Goode was named man of the match for a sparkling individual performance as England warmed up for Tests against the Wallabies, South Africa and New Zealand with a record 54-12 win against Fiji.
The Saracens full-back had a direct hand in three of England's tries and he lends a new dynamic to the red rose attacking game, joining the line from full-back to act as a second playmaker.
England have been direct and predictable with the ball in hand in recent times but there were glimpses against Fiji of a side with greater variety to its attack.
And with Australia reeling after last night's 33-6 thumping in Paris, Goode insists England are ready to pounce on the wounded Wallabies.
"We are trying to evolve," Goode said.
"When Stuart Lancaster came in he laid the foundations and what a good Six Nations it, was built on hard work, defence, a kicking game and the set piece.
"Attack takes time for people to understand each others' roles, to get with the pattern but that is hopefully something we are really looking to push this autumn and test it against the best.
"We have tough teams coming against us. We have to make sure we are on the money and play well.
"There will be a big improvement for next week. If we play as well as we can do then we are good enough to blow teams out of the water."
Fiji were predictably blown out of the water at Twickenham. After defending for most of the first 20 minutes, England scored seven tries.
Charlie Sharples celebrated his first two for England, Manu Tuilagi touched down twice late on as Fiji tired while Ugo Monye and Tom Johnson both made the scoresheet.
The dominant red rose pack also earned a penalty try as England completed the most comprehensive of their five Test victories over Fiji.
Although Australia were humbled by France, England know their execution must improve if they are to beat the Wallabies for a third consecutive Test.
The potential return of Chris Ashton on the wing and London Irish centre Jonathan Joseph to face the Wallabies would increase the attacking options and sharpen England's cutting edge.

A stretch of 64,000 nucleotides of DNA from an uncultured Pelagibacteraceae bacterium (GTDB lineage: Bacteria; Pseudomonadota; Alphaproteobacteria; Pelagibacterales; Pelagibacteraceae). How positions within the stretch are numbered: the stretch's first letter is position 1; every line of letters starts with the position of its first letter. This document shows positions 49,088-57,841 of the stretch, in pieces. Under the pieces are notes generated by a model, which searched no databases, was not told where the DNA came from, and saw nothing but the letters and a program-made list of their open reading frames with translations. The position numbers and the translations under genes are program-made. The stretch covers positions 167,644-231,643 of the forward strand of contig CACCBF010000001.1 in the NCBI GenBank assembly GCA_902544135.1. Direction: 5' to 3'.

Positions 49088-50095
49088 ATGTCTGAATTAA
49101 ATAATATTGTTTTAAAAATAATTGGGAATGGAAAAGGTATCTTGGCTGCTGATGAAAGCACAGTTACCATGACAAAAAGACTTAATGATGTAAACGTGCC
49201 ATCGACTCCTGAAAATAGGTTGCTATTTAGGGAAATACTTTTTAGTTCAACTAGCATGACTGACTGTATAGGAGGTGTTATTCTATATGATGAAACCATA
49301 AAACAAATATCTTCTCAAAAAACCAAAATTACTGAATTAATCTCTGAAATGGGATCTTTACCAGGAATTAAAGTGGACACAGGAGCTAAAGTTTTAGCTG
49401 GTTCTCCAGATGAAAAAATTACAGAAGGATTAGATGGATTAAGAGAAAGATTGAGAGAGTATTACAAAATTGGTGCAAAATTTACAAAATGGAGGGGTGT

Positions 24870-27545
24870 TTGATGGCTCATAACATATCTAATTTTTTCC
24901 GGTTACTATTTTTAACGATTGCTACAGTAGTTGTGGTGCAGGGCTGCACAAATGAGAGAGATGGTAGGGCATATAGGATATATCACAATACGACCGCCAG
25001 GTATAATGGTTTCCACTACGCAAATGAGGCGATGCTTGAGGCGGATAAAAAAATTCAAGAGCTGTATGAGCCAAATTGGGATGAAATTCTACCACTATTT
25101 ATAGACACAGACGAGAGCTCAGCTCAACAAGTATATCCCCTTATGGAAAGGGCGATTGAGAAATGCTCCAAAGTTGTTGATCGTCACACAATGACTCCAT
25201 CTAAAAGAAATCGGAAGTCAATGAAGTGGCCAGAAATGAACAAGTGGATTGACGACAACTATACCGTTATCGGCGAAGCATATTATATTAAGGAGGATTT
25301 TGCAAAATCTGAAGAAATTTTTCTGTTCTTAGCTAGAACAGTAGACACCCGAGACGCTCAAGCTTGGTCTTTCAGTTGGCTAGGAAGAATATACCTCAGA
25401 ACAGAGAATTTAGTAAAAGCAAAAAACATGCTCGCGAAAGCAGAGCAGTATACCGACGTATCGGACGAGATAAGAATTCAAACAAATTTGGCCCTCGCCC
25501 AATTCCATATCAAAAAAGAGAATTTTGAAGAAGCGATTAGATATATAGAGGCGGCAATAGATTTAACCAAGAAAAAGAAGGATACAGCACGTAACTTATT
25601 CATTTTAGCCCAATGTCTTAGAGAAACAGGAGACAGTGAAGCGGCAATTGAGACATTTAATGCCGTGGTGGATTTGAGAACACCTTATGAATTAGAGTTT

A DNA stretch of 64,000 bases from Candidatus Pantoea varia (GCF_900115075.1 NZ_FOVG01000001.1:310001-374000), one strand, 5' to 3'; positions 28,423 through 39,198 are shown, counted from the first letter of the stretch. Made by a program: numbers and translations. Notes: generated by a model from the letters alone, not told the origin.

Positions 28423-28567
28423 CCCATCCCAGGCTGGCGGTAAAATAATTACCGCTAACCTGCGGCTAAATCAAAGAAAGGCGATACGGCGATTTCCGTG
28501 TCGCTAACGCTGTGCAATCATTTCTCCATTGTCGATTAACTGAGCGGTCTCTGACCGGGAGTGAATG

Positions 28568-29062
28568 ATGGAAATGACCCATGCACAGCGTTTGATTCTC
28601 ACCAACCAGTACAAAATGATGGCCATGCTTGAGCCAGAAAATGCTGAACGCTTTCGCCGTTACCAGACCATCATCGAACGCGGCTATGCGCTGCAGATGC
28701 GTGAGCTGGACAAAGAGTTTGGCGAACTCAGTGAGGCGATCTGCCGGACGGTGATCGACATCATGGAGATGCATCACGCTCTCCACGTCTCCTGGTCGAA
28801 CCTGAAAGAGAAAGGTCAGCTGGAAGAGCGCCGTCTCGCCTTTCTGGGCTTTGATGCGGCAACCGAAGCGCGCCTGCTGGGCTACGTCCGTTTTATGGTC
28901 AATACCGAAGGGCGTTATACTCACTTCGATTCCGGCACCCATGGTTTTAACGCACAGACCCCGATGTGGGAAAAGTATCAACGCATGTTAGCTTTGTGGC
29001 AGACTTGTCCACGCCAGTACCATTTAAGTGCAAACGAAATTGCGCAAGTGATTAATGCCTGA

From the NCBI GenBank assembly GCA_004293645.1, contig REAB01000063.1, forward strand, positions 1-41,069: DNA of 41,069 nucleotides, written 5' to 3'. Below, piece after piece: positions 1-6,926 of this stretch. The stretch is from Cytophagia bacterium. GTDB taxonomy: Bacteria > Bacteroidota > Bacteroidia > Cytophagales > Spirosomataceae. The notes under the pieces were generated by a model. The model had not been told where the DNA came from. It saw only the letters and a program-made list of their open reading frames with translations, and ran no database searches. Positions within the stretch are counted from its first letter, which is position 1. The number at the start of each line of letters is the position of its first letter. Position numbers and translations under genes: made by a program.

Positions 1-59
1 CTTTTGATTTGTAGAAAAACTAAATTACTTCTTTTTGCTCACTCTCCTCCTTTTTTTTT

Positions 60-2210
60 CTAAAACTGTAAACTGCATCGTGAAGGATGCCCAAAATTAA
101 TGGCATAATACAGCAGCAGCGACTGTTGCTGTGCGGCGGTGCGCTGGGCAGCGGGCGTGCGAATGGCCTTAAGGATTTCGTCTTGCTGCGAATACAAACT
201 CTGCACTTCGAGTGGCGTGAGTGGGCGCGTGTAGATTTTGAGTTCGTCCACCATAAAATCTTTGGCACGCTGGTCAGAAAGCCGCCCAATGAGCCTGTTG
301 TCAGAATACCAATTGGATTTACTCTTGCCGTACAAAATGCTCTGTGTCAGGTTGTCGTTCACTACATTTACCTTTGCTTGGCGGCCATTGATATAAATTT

"It will be a different type of game. It will be tight against the Aussies," Goode said.
"We will be tested a lot more but that is the challenge for everyone. We have to raise the intensity a lot more and in defence just make sure we smash them from minute one.
"There are bits to work on. There were some great chances created against Fiji but some opportunities went begging out there and there will be a big improvement for next week."
Goode made his England debut on the summer tour of South Africa and he retained the full-back jersey for the Fiji Test ahead of Mike Brown.
The competition is strong. Brown is enjoying a stellar season. He is a rock under the high ball, a strong counter-attacking runner and he possesses a siege-gun boot.
But Goode's ability to see the match in widescreen, to read the game as a fly-half from the full-back's position, that appeals to Lancaster.
"What I try and bring to the party is organisation, to try and make the back line work a bit better if I can and today it went alright," Goode said.
"There were times when Toby Flood and I really created well together and linked well. In attack the performance was probably a seven or eight out of 10.
"Overall I was pretty happy. To be at home for my first game was a massive day for me and my family.
"Walking out and hearing the anthem was a real proud day for me. My mum and my girlfriend told me they were crying. I luckily kept the tears in!"